image by macrovector on Freepik
Compared to many other animals, elephants are long-livers and can live up to 70–80 years, which is comparable to the average life span of humans in many countries of the world.
These truly gigantic animals can also get cancer, just like humans. However, only five percent of elephants die from this disease despite lack of treatment, while in some human populations this figure reaches 25 percent.
Scientists have found that the elephants’ high resistance to cancer may be linked to the presence of 20 copies of the p53 gene, which scientists also call “the guardian of the genome”.
Other mammals can boast only one sample of this gene.
But do we need so many copies? Let’s find out.
The function of the p53 protein is to remove from the pool of replicating cells only those cells that are potentially oncogenic. The trigger of its activation is DNA damage, after which this protein stops the process of DNA copying, proceeding to its repair.
This is why the p53 protein, in addition to its first “profession” as a guardian, has a second occupation as a “repairer” of the genome.
Even in perfectly healthy people, cells can become damaged. A cell with damaged DNA must die by apoptosis.
If mutations have occurred that prevent damaged cells from dying by apoptosis, they have an increased chance to become cancer cells.
Apoptosis is genetically programmed cell death, which results in the “neat” disassembly and removal of cells without the development of inflammation.
Thus, malfunctions of the p53 protein are a major factor in the uncontrolled division of cancer cells.
But the p53 protein does not have unlimited power. Moreover, it voluntarily shares it by creating another protein called mdm2, which becomes a radical opposition that ungratefully overthrows the power of its originator. (Oh how it reminds me of something!)
In the absence of a serious DNA copying mutation, mdm2 joins p53 and drags it to its death like a suspect in handcuffs.
If the fixer protein finds damage in the DNA scan, then it creates a cocoon of phosphoric acid residues around itself, preventing the mdm2 “police” protein from getting close to itself.
It will stay out of reach until the DNA breakdown is sorted out. Just about my neighbor Jeffrey (fictitious name) locking himself in the garage from his wife distracting him from fixing the car.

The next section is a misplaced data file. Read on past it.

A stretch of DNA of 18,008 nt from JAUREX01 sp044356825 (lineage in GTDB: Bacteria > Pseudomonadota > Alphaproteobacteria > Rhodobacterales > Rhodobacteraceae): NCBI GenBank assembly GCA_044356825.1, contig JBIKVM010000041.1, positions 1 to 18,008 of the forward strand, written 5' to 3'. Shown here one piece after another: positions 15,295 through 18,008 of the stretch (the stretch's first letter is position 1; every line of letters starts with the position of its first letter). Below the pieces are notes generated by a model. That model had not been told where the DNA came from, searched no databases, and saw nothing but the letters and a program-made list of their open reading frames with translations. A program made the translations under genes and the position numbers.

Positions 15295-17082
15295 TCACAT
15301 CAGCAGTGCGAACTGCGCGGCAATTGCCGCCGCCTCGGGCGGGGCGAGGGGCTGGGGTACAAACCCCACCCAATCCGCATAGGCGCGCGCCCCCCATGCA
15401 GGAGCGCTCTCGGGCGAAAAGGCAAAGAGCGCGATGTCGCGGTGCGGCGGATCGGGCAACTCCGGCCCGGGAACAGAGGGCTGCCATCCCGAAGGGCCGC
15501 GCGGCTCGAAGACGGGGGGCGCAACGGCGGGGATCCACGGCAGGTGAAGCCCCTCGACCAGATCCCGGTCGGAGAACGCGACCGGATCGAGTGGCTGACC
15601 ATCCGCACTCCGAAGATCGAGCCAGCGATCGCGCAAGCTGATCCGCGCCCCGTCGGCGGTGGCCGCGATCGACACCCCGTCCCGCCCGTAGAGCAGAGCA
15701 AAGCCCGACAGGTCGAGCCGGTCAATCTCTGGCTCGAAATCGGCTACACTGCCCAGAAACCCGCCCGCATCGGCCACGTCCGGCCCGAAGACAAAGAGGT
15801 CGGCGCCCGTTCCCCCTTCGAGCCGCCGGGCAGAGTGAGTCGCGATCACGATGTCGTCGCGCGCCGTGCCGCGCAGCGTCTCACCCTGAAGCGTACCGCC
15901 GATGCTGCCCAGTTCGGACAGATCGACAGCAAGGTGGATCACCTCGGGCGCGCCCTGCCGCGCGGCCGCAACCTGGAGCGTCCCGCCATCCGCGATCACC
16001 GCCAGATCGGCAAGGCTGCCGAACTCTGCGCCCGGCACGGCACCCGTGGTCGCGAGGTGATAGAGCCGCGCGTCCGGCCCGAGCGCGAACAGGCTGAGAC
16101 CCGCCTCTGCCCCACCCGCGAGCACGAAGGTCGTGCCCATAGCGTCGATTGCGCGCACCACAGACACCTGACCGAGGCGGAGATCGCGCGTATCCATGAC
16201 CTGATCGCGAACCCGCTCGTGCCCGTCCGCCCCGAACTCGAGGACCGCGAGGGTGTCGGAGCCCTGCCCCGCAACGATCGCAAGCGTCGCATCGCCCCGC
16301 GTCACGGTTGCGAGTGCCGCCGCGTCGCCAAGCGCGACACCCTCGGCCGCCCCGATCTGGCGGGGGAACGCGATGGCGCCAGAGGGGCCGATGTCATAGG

It begs the question why is the p53 protein self-destroying? Is he suffering from suicidal tendencies?
I have analyzed additional scientific research and found a reason for this phenomenon. Well, the point is that in certain situations P53 can fail to do its job, allowing cells with damaged genes to continue to divide.
Usually in such situations, the anti-cancer immune system, for example, an army of immune cells called Natural Killers will come into play. (don’t be afraid of them, they are the good guys)
And while in the initial stage of DNA damage, the p53 protein is a protector, when a cancerous tumor has already progressed, it becomes a catalyst for its growth, according to the results of this scientific study.
But back to the elephants
image by Freepik
The 20 copies of the p53 gene in elephants can only conventionally be called copies, because they differ from each other and, as a result, many similar proteins can work simultaneously in the animal’s body.
It is like a quality control conveyor belt. In case one copy of a protein misses a cellular defect or fails to correct it in time, it will be backed up by 19 colleagues.
Why do elephants need so many copies? And do humans need so many of them?
In nature, everything is created intelligently and rationally.
Elephants are the largest land animals on Earth. At least if you take into account the ones that are alive today.
Did you know that tall people die of cancer more often than people of average height?
There are a couple of reasons for that:
- Tall and large people have more cells in their bodies than people of average and short stature, which means their risk of DNA mutations is higher. After all, a mutation can occur in the DNA of any cell. More cells mean more potential threats.
- People who are tall usually have higher blood levels of growth hormones than people who are smaller. Growth hormone promotes faster cell division and tumor growth.
Humans are tiny compared to the huge parameters of these big-eared giants.
For example, the size of the African savannah elephant is truly impressive. Its body length varies from 6 to 7.5 m, and height — from 3 to 3.8 m, the average weight of males equals 5 tons, and the average weight of females — about 3 tons. The largest officially recorded weight was 12.2 tons.
image by brgfx on Freepik
Common sense suggests that such a large animal requires much more protective mechanisms at the DNA level. This seems to be the main reason for the large number of copies of the p53 protein in elephants. One copy just couldn’t handle the load.
20 copies of the p53 gene do not reduce elephant cancer mortality by 20 or 10 times.
Remember I told you at the beginning of the article that the survival rate from cancer in different human populations is 11 to 25 percent, compared to 5 percent for elephants.
In fact, there are places in the human population where the cancer incidence and mortality rate are much lower than 11 percent.
There are many external factors that are present in many people’s lives that elephants do not have, which affect the appearance of cancer cells and the speed at which they grow.
That’s why we humans don’t need many copies of this gene. Our task is to protect our single copy of p53 protein DNA from external anthropogenic factors and strengthen anti-cancer immunity.